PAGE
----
School of Information Management & Systems
Design of Library Services. Buckland. Spr 1999.
Imagine that some-one has hired you to do a preliminary investigation
on some library-related topic. Your task is to create a short "portfolio"
of materials (max. 20 pages) to be built up piece by piece that will
study guide by the end of the semester.
Select some aspect of library service and imagine someone who wants to
know about it. What you develop should be designed as a study guide to
be placed in the hands of someone else who will investigate this topic
after the end of the semester, but, unfortunately, was unable to take
this class. Three options:
Group option: Select some group – undergraduates, the homeless,
musicologists, market researchers, genetic engineers, recent
Russian immigrants, any definable group. What can be said about providing
library services and information for this group.
Examples: A city councillor wants to know about public library service
to the house-bound. The owner of an engineering firm asks how the
engineers can remain up-to-date. An environmental activist group
want to know how to become and remain better informed. A college
president, planning to starting an Ethnic Studies program wants to
know what kind of library service would be needed. A philanthropic
foundation has been asked for a grant to develop libraries a developing
Feature option: Pick as aspect of library service that would
build on an existing interest or expertise.
Examples: An Architecture major to could address library architecture.
A Mass Comm major could look into the relationship between
libraries and the publishing industry.
A Journalism major could examine First Amendment or copyright issues
Other: Students already familiar with library services can propose more abstract theoretical and historical topics and/or a more conventional term-paper format, which could provide an opportunity for historical and theoretical inquiry.
Example: A program in Information Management has been described as "regressing, ideologically, to the machinic modernity of Melvil Dewey's Library Economy of 1876" and somebody in the Chancellor's Office wants to know what that might mean.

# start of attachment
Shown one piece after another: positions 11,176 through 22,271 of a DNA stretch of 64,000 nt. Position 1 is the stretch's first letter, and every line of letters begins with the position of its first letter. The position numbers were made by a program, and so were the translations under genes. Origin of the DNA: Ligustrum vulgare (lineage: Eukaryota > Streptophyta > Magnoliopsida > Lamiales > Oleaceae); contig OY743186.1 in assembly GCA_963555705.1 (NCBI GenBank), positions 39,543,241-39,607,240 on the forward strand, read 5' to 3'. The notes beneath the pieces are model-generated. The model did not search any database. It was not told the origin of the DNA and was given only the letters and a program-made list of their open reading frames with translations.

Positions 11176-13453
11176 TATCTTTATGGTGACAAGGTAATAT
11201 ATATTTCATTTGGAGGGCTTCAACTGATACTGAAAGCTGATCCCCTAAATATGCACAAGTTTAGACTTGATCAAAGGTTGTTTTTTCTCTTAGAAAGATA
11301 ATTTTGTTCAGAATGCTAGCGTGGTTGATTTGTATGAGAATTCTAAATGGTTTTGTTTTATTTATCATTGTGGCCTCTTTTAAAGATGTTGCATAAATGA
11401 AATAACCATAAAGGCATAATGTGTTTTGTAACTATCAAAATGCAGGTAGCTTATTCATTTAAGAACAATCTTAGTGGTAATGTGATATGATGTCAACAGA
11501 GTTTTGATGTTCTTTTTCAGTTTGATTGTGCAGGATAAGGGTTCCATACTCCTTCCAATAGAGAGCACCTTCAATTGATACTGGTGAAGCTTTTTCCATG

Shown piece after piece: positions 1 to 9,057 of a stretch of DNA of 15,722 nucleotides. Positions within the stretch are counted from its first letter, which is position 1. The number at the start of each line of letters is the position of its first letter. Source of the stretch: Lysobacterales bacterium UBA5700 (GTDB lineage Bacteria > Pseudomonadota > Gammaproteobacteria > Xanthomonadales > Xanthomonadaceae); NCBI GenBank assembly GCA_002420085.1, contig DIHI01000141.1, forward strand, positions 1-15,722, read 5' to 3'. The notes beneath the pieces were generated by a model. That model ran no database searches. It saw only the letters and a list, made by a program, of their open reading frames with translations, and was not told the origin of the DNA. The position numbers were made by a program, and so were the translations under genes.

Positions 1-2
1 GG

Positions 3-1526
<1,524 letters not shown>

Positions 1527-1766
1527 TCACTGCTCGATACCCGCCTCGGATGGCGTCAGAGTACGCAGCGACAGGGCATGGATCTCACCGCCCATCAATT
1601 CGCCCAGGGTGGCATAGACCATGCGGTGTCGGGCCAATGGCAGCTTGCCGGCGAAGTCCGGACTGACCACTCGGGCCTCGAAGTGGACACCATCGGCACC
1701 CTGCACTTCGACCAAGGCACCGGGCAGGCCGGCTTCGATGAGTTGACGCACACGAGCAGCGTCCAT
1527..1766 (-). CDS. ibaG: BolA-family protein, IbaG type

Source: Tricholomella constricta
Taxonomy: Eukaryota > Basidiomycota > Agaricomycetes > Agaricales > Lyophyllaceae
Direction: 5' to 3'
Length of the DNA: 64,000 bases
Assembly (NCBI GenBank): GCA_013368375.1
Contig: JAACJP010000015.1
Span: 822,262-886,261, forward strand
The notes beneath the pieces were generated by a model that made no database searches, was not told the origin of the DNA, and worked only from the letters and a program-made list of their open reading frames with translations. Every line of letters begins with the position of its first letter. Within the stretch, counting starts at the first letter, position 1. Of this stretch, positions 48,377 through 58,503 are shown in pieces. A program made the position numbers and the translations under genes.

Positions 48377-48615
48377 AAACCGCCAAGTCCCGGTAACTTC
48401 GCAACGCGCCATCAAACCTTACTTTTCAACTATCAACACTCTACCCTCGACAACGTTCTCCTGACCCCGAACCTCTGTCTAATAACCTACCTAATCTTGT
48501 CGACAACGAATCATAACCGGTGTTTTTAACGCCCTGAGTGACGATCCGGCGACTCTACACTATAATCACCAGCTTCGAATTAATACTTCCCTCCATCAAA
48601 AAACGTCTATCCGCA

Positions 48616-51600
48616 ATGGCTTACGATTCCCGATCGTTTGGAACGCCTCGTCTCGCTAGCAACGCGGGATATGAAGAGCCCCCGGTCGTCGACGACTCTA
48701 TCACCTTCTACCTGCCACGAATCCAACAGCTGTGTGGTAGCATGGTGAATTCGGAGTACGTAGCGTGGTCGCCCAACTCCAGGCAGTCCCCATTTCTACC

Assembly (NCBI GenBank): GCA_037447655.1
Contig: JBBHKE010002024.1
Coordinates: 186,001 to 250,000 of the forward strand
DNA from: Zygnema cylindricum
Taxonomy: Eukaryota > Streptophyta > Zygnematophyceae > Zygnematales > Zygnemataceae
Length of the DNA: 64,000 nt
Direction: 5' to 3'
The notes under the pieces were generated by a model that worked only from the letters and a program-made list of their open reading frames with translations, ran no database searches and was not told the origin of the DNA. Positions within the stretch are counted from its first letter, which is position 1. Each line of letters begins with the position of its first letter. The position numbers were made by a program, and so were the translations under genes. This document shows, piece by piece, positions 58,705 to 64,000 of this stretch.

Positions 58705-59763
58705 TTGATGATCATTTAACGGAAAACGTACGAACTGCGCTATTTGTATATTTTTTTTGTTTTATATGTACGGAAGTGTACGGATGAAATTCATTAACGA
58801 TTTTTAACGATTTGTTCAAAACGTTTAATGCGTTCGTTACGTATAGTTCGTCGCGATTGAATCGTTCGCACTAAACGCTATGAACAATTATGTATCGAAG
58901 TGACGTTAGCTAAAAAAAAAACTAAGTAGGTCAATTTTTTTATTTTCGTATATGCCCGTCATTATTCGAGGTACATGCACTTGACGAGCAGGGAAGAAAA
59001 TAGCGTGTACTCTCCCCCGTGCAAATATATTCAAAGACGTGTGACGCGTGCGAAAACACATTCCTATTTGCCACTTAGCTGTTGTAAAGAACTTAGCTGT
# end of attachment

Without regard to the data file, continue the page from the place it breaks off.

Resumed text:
The contents and design of each portfolio will depend upon the topic
selected, but use the following structure unless there is reason to do
otherwise. The balance between 3 and 4 is likely to vary considerable
with choice of theme.
1. Brief introduction to the study guide.
2. Short explanation of theme.
3. Discussion of the issues.
4. An annotated, evaluative guide for finding to selected sources, with an emphasis on selecting the best examples of different types of resource, emphasizing library resources:
Encyclopedias, textbooks, bibliographies, internet sources, associations, special collections (archives, libraries, museums,...), etc., as applicable.
5. Discussion / explanation of any terminological or conceptual aspects.
6. Recommendations: Problems and priorities for improving library service.
7. Postscript 1: Summary of what you learned and/or found interesting about this theme.
8. Postscript 2: What could / should be done to develop an even better guide if you had more time.
Draft the best guide that you can, within the balance of the six hours a week. Class time will be devoted continuously to discussion of the study guides. Short in-class presentations, maybe, of what you discovered. Individual consultation withe the instructor will be expected.
The choice of theme will be subject to the instructor's approval and the relationship of the portfolio to other academic work will need to be explained. The theme may well need to be modified during the course of the semester depending on how much material is found.